An informal garden with paths leading you through the gate

Designing for smell let’s you consider plants  that have wonderful  fragrance.  Many vines such as jasmine, clematis and roses can transport you to another world as you walk under an arbor.  Bulbs such as narcissus can naturalize in informal areas and provide cut flowers.  Night scented plants such as Datura and Nicotiana will do their work after the sun has set, and while you’re sitting quietly on your deck.

A trellis planted with fragrant vines

A trellis planted with fragrant vines is wonderful to sit under

Shrubs such as Daphne odora, Mock Orange and Citrus can be reliable evergreen shrubs that look good all year long in the garden and when they bloom provide heavenly smells.

Be sure to find places in the yard for fragrance, but don’t put competing plants in the same place.  Some folks find too much odor overwhelming.

When thinking about the sense of hearing there are different kinds of sounds to consider. For some folks, sounds of cars, traffic, trains, trucks can be a problem and the challenge is to mask these sounds.  To do this you can create dense hedges, walls or build a fountain with moving water.  These methods can help, but not always completely hide your problems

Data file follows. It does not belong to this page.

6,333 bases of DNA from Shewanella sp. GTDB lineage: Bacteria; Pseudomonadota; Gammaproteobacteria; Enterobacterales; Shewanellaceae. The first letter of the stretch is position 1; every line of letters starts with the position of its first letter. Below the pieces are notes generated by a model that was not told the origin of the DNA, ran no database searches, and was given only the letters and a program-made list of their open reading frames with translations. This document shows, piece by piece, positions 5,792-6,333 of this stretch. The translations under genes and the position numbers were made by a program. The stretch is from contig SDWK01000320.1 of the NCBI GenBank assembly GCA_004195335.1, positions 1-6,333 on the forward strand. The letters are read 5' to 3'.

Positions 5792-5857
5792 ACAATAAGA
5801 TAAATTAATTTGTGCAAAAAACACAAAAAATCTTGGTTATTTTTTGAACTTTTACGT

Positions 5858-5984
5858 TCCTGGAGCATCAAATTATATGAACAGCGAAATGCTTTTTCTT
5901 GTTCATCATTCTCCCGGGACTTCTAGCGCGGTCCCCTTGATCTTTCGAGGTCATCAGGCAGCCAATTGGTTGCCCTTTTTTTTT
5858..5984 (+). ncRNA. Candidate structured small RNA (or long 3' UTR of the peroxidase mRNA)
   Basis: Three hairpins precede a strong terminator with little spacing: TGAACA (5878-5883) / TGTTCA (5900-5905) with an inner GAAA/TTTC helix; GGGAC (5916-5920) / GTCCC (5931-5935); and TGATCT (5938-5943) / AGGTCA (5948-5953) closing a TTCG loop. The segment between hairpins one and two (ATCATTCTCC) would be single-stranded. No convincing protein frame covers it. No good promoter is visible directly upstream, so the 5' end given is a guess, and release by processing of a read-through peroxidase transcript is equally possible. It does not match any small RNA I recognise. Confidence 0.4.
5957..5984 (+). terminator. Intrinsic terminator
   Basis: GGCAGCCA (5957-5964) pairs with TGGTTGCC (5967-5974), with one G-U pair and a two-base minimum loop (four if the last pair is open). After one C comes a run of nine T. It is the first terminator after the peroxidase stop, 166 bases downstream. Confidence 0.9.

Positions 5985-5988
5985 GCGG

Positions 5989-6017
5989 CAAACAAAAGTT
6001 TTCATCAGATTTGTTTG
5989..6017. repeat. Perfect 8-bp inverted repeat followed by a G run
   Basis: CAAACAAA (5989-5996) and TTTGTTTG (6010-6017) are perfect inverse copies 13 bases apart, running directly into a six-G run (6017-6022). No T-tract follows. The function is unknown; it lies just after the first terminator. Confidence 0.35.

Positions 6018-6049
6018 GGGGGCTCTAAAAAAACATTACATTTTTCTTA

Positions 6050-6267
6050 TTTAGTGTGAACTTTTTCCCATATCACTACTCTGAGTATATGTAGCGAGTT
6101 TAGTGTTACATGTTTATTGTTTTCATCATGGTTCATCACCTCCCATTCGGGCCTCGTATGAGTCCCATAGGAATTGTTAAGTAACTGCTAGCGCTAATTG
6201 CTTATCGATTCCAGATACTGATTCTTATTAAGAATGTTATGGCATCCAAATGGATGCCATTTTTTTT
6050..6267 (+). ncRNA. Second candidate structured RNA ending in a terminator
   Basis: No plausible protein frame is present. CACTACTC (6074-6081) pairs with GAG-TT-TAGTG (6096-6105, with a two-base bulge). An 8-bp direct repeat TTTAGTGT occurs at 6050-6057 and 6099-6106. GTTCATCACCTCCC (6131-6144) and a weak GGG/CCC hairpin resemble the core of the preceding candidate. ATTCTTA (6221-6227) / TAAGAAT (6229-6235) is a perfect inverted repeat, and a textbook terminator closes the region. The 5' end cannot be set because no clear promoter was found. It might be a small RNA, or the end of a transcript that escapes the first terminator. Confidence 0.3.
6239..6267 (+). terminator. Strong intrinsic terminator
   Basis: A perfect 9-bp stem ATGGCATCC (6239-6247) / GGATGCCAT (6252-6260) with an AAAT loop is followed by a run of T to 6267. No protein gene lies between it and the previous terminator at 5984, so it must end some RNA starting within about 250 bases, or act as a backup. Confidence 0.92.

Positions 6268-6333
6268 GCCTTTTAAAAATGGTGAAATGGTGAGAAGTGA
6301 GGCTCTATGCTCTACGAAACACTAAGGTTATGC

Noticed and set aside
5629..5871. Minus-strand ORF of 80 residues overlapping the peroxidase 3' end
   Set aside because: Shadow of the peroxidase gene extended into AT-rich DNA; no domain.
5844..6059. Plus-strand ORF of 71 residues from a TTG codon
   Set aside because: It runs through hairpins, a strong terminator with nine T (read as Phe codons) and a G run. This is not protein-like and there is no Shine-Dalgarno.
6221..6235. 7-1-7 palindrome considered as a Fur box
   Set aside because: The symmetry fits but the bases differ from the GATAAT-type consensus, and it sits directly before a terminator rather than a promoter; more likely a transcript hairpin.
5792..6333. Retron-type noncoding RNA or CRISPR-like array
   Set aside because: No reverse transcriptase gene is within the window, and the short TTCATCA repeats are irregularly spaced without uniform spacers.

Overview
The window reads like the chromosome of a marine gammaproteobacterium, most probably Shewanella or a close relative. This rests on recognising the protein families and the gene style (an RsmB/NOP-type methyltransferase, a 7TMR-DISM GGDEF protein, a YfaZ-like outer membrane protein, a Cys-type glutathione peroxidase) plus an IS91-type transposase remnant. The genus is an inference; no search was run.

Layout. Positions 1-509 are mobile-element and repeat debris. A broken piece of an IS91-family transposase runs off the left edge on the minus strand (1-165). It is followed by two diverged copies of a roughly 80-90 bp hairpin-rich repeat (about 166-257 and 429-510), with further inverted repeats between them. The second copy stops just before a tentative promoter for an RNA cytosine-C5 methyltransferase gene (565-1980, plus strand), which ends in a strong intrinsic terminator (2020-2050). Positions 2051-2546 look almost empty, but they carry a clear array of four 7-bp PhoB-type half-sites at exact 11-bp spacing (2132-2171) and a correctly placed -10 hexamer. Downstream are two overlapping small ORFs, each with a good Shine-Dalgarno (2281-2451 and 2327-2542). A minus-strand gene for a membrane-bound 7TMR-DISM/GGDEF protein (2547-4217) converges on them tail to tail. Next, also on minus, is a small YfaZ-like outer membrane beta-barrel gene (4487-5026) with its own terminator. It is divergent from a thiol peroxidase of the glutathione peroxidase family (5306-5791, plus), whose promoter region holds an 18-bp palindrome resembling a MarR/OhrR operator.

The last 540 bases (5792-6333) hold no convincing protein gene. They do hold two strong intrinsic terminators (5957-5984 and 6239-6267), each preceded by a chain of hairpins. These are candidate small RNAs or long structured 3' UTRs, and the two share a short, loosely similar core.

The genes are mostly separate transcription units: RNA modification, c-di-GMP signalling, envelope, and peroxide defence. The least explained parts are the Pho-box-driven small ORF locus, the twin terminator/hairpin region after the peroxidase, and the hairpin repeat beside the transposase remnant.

The sounds we want to encourage are bird song, wind rustling throughsoft leaves and sometimes the sound of moving water. When planting, be sure to create habitat for your song birds with shrubs and trees that encourage them to feed and nest nearby.

Finally, we come to the sense of taste.  For the Edible Landscape that surely should rise right to the top of our list.  The other day one of my sons came home after a long time away and started eating his way through the garden, starting with an apple from the tree along the path, then in delight he looked down and saw some ripe strawberries. He headed further along and started right in on the heirloom tomatoes.  I mean it was really funny watching him load up before he ever got in the front door.

Strawberry

Who can resist a ripe strawberry?

Food in the garden doesn’t always mean going into the vegetable garden.  With beautiful edibles in the landscaped portion of your yard, folks slow down to look and taste what’s there.  It’s fun and excuse me for adding, healthy too!